- Over the past 28 days there were 45,634 new homes listed for sale nationally and 27,337 of these were listed across the capital cities
- New listings are 0.5% higher than they were a year ago nationally and -2.6% lower across the combined capital cities
- There were 231,650 total listings nationally over the past four weeks and 103,739 total capital city listings
- Nationally, total listings are -1.9% lower than a year ago while they are 3.4% higher across the combined capital cities
- In Sydney in particular there a significantly fewer new listings than there were at the same time a year ago
IS APRA GETTING ITS WAY?
Lending to investors has slowed down over the year, as they are now finding it difficult to get finance, however investor participation levels have picked up recently.
WHAT’S HAPPENING AROUND THE STATES?
At the end of last year many were prepared to write off the Sydney property market saying that not only was the book over, but Sydney proeprty values were going to crash.
But Sydney’s fundamentals are still strong and after a slight retracement at the beginning of the year, Sydney’s price growth has been stronger than any other capital city over the last 12 months
There are fewer than 20,000 dwellings currently being advertised for sale across Sydney, which is less than half the number of homes that were listed for sale five years ago. Reduced stock levels create urgency in the market, adding to the upwards pressure on dwelling values.
The Melbourne property market also performed strongly over the last 12 months, with strong population growth (close to 2% per annum) and a relatively strong economy creating more jobs have underpinning it’s growth.
Brisbane’s property market has confounded those “hot spotters” who were predicting it was going to be the place to be this year.
While overall growth has stagnated, the Brisbane market is very fragmented and there are still some areas that are performing respectably and have good investment prospects.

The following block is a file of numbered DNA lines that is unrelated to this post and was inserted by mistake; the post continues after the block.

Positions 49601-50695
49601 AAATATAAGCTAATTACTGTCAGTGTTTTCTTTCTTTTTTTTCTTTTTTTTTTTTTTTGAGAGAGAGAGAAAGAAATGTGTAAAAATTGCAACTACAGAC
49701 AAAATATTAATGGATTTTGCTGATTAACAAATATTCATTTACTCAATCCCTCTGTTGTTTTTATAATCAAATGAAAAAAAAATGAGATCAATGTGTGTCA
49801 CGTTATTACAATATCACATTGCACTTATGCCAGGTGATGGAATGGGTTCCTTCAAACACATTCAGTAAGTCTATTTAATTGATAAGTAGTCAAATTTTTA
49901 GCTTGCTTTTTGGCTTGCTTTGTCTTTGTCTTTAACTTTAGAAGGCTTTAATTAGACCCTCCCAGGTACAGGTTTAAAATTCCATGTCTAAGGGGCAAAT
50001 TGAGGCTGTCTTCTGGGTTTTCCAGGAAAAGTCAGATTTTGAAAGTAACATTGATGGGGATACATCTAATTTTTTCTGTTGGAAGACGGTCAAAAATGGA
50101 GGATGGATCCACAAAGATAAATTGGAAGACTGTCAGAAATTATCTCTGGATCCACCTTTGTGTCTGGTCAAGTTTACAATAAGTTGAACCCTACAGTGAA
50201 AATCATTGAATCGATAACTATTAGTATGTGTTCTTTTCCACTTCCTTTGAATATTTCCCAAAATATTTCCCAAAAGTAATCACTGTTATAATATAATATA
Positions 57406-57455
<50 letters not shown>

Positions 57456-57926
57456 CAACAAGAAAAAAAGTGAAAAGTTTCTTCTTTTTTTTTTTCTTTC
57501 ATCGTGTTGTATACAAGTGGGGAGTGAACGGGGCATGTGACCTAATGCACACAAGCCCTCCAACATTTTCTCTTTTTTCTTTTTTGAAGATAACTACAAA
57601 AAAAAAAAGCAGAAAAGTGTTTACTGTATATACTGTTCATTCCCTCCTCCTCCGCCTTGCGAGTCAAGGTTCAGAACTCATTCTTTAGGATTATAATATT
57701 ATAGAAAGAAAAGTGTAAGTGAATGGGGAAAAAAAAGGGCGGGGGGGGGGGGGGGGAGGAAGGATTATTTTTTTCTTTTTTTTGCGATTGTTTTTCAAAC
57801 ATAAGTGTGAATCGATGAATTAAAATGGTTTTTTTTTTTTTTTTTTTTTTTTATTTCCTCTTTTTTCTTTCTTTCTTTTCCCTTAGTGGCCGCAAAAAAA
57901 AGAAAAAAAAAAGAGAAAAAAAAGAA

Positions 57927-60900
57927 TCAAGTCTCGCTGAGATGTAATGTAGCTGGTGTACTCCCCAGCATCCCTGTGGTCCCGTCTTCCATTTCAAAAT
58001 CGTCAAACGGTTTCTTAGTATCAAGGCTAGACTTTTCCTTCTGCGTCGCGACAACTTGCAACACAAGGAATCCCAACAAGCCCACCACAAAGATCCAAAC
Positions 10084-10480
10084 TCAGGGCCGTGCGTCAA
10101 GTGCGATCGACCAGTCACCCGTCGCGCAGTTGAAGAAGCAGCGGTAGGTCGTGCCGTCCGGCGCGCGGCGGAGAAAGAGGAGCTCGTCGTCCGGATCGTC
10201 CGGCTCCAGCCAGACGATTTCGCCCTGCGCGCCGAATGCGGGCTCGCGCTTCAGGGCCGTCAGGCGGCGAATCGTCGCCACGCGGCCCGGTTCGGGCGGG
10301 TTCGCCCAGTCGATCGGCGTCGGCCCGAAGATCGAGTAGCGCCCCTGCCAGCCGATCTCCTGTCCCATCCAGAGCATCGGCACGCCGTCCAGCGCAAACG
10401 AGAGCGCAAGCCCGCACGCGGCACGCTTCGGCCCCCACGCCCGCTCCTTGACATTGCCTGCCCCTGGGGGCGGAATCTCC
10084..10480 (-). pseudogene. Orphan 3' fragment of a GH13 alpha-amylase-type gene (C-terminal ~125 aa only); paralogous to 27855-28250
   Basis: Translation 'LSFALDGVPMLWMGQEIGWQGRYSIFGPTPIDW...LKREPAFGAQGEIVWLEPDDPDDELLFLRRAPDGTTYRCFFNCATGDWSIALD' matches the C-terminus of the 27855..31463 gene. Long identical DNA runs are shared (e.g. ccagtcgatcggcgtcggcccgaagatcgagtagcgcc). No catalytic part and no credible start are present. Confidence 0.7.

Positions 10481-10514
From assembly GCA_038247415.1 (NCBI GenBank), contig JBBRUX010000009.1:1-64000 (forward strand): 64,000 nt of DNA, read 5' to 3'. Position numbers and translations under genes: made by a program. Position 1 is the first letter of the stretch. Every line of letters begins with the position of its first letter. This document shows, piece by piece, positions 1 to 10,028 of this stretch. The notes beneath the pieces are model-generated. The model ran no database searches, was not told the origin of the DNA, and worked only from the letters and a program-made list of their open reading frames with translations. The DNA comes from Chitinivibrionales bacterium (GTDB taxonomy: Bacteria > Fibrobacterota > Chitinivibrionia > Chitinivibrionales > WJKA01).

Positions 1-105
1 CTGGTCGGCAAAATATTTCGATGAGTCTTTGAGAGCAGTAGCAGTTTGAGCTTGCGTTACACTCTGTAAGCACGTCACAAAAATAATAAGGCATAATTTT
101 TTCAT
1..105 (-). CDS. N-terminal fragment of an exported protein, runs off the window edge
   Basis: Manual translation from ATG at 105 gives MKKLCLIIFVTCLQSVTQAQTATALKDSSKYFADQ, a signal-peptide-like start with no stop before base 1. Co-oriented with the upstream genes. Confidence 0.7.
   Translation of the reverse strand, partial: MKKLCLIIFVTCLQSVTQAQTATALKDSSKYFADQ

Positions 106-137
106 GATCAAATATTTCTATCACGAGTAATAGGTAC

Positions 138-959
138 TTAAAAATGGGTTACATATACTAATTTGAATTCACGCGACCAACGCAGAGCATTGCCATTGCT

On the other hand there is a significant oversupply of new high rise off the plan apartments overshadowing the inner city area and nearby suburbs.
Adelaide has delivered a very respectable 6.5% growth over the last year, however with total growth of only 9.4% over the pst 5 years and fewer long term growth drivers than the other big capital cities, I would not consider investing there.
The Perth property market is still in its slump phase with a significant oversupply of properties for sale and values still falling.
Similarly the oversupply of rental properties in Perth is causing rents to fall.
There is still some considerable downside to the Perth market as it works its way through the excesses of the mining boom:
Similarly there are few long term growth drivers for Hobart property prices, and even though some commentators are suggesting it’s a good place to invest “because it has to catch up”, with minimal population growth and slow economic growth there seems little reason for property values in Hobart to grow substantially.
Despite this year’s growth spurt Hobart has underperformed over the last decade with property prices only increasing just over 14% over the last 10 years.
Darwin property values are lower than they were 12 months ago, and like Perth, I believe there is more down side yet to come.
Canberra is the only housing market, other than our 2 big capital cities. where the cumulative capital gain has been greater than 20% post GFC.
Economic data remain mixed
- New lending to both investors and owner occupiers has fallen from recent peaks with investor lending recording a much greater decline however, investment lending increased in July
- Total housing credit is rising however, investment credit growth continues to slow and is now increasing at a rate which is less than half that of APRAs 10% threshold for annual growth although monthly data shows growth in investor credit is picking-up
- The rate of population growth at a national level is lower than recent highs but has steadied over recent quarters thanks to improving net overseas migration
- Dwelling approvals eased a little in August but remain at historically high levels
- Consumer sentiment remains at a fairly neutral setting
- The unemployment rate was recorded at 5.6% in August although employment growth continues to be largely driven by part-time rather than full-time employment
- The Reserve Bank left official interest rates on hold at 1.5% in October 2016
You can see the important link between consumer sentiment and house price sales and values in the 2 graphs below:
Of course jobs growth is an important driver of our property markets and lately the bilk of the new full time jobs have been created in Sydney and Melbourne
WHAT CAN YOU DO TO STAY AHEAD?